Many of the tables are empty, there are only a few people at the bar. He stands near the back, by the bounty board, stairs to the rooms, and "Wild Winds Trading and Acquisitions" counter. He takes another poster from the board.

"Five thousand mark reward... should be easy enough."
He pockets the poster, and turns to the room, leaning against the wall. His eyes fix on the front door to the inn.

I do wish they would hurry up, going to leave me waiting all day!

The Cantina / Captain Verra (or a very Plasma story)
« on: June 11, 2013, 06:22:32 pm »
"A story? A real story? Do you mean true? Alright. I think I've got one.
You see, it happened in the middle of the business with Yiski. Yes, the Striker Commander- Mhm, he was also the 'Crimson Bolt'- Well, I never served under him directly- In fact, I'm not even sure he could give me orders- Certainly he was my superior, but... well... it's complicated, and a story for another time.

For now, settle for what happened during the Guild Incursion. No, I didn't die. Yes, it was scary. Look, do you want to hear the story or not!?

It was right after the Kidnapping. Yes, the one in which he dived through the window. I was the one who found him, but it was under the Admiral’s orders. Admiral Zill. Zill. But this was when I was serving under Captain Verra. Ha! Yes the scary one, though, you’ve never seen her when she is really scarry. Now listen..."


Plasma sighs, running a greased hand through his dark hair, causing it to stick weirdly up in little points. The men hauling the boxes nearby snicker, but Plasma remains fixed on the clipboard. The fat stack of pages seems endless as he pages through it. A continual stream of authorizations, inventories, and legally binding agreements.

It’s enough to drive anyone up the walls!

He continues adding marks, adding ink to the stack of fluids on his hands. The excitement of the morning bombing was giving way to the monotony of paperwork, and the receding adrenaline was taking it’s toll. He carefully adds the final signature with a reluctant flourish, tosses the clipboard on another pile of documents in the hanger and trots over to a door marked lavatory. He rinses the ink and scrubs the grease off of his hands. The mirror is dirty, and requires a bit of wiping before he can properly see himself.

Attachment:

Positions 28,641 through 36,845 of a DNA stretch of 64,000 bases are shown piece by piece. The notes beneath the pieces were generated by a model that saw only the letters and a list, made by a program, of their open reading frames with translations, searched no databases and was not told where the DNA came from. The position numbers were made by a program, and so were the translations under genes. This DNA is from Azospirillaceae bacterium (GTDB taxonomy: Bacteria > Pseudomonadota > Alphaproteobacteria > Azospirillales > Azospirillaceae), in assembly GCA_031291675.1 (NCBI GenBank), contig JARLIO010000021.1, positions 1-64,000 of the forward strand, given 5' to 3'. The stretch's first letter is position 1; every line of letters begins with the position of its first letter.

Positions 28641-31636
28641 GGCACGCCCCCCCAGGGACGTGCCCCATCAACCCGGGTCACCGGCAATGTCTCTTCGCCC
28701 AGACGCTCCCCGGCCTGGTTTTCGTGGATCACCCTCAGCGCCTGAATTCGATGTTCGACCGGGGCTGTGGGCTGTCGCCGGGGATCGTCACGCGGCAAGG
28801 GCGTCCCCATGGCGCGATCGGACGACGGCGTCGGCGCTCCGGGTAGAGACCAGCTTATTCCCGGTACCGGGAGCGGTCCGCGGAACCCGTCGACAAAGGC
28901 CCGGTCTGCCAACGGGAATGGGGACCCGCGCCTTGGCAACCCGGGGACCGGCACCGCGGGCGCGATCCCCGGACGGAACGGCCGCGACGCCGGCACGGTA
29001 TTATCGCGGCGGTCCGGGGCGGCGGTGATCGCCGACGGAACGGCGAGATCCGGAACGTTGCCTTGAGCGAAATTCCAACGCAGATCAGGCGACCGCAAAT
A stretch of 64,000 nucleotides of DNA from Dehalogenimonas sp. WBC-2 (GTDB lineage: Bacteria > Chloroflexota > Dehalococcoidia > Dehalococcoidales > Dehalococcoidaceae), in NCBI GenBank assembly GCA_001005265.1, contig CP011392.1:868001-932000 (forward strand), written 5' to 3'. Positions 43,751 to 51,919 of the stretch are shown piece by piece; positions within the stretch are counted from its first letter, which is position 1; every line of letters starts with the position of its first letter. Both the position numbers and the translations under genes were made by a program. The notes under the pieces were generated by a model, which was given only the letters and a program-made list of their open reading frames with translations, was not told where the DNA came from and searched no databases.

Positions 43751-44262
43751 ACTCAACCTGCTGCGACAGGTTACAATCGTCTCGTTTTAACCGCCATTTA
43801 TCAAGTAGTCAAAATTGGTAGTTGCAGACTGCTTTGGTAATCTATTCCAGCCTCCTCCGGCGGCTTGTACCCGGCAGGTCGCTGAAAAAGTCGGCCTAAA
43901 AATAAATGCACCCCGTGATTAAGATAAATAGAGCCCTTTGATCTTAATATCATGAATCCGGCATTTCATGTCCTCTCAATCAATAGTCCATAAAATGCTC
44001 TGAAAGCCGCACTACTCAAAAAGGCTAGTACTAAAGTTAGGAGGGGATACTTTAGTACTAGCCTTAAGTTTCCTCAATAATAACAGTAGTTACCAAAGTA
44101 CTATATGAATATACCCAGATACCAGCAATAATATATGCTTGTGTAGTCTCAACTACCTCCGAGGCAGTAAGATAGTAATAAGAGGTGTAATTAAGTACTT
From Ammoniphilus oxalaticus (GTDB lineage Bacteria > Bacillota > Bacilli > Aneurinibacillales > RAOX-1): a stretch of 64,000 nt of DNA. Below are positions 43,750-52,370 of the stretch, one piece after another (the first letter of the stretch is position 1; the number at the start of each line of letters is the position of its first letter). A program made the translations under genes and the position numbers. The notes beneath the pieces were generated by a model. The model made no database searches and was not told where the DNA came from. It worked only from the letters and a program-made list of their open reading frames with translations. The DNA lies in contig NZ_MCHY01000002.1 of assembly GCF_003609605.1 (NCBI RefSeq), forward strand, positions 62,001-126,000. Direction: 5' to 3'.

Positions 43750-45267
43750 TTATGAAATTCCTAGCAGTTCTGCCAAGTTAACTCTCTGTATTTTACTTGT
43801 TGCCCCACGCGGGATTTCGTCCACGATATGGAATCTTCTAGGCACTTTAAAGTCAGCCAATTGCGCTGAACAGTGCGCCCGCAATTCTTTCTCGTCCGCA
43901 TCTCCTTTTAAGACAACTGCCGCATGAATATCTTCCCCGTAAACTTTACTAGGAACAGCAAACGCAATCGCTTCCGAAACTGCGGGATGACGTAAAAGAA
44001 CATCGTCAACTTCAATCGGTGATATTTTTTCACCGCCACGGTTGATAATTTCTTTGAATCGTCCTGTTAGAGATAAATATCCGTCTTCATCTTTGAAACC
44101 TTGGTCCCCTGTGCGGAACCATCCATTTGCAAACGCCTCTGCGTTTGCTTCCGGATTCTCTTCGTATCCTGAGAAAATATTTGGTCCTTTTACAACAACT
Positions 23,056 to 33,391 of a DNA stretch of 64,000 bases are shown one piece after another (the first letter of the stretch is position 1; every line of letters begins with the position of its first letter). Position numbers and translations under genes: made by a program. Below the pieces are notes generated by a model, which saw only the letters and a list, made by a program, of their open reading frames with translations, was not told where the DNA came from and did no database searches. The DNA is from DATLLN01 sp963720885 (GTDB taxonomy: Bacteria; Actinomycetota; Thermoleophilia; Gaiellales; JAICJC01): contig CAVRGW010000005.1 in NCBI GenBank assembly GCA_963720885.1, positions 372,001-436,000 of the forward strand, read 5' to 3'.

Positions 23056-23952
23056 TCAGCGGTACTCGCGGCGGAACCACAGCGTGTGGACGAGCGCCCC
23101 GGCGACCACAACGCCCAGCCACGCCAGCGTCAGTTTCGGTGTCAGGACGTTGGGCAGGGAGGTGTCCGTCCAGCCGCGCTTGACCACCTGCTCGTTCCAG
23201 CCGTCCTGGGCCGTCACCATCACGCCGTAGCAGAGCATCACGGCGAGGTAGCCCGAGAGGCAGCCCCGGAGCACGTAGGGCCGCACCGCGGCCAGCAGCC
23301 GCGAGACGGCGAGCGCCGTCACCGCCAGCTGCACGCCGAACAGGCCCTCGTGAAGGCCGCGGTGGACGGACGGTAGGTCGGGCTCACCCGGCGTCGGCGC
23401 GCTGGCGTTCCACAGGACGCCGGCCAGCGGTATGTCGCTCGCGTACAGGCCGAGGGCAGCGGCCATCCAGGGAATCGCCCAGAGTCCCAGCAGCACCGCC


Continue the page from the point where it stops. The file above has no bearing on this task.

Dirt and oil everwhere...

He does his best to remove the stains and sediment, taking extra care with lieutenant’s insignia on his sleave.

First time I’ll have sky under my feet in nearly a year, and all I can do is mope...

He heaves a final sigh and straightens, glaring at the wall as though it had personally wronged him. After two deep breaths he strides out the door, expression set, blue eyes twinkling in the sharp, boyish face. He checks the pistol on his belt, and gives the small airship a quick once over, fretting all the while. It’s a new model. Much like a squid, but with an even lower profile. Minimized drag. Supposedly the fastest balloon-bearing vessel.

It’ll have to do, he concludes doubtfully, the way the captain flies, I’m sure I’ll be waist deep in kerosine and diesel before the end of the day...

The dock workers saunter over to him.
“A’ight, she’s loaded ‘n ready t’ fly! You sign t’ paper’s?”

Plasma nods and points absently to the discarded clipboard.
The grubby man grabs it roughly and leads his fellows out of the hangar. Plasma pulls an ornate silver watch out of his pocket, yanking the chain a bit harder than perhaps necessary. An image of a majestic skywhale breaching the clouds is embossed on the face cover. He slides his thumb over the engraving before flicking it open and carefully examining the face, sighing.

Just in time! She’ll be here any minute.

He can feel it before she appears. He hunches slightly under the weight of the aproaching presence. A tall woman comes sweeping through the doors. Plasma eyes the deep, resplendent blue uniform with the brilliantly gold captain's insignia. The white leggings and perfectly polished boots drag his eyes earthwards, but they immediately snap up to the reproving sky blue pair gazing back at him. A long scar runs from the base of her neck to the temple, resting directly adjacent to the fragile orb, relic of a very near miss. She removes the tricorn hat to brush a stray lock of auburn hair from her eyes, and replaces it in a fluid, almost mechanical movement.

“Lieutenant. I assume we are ready?” he voice is sharp and quick, but above all carries impressive commanding gravity.Plasma straightens himself to complete and utter attention.

“Yes Ma’am! We are ready to sail at your order.”
She nods and produces a folder seemingly from nowhere, thrusting it at him.
“It is so ordered Lieutenant. Meet me at the helm after you’ve given my orders to the crew.”
She leaps upon the boat with a grace that would put most veteran sailors to shame, leaving Plasma to thread his way along the plank.

Never any trouble when we’re being buffeted by a battery of hwacha, but always the planks!

The ship is small, and the crew smaller. Plasma surveys his three shipmates with growing alarm. Each has a simple uniform, designed for flexibility and dexterity, with no indication of rank. They are adorned with equipment of various shapes and sizes, including a design of sidearm he’s never seen before: short barreled things with no hammer, instead a series of complex mechanisms along the barrel.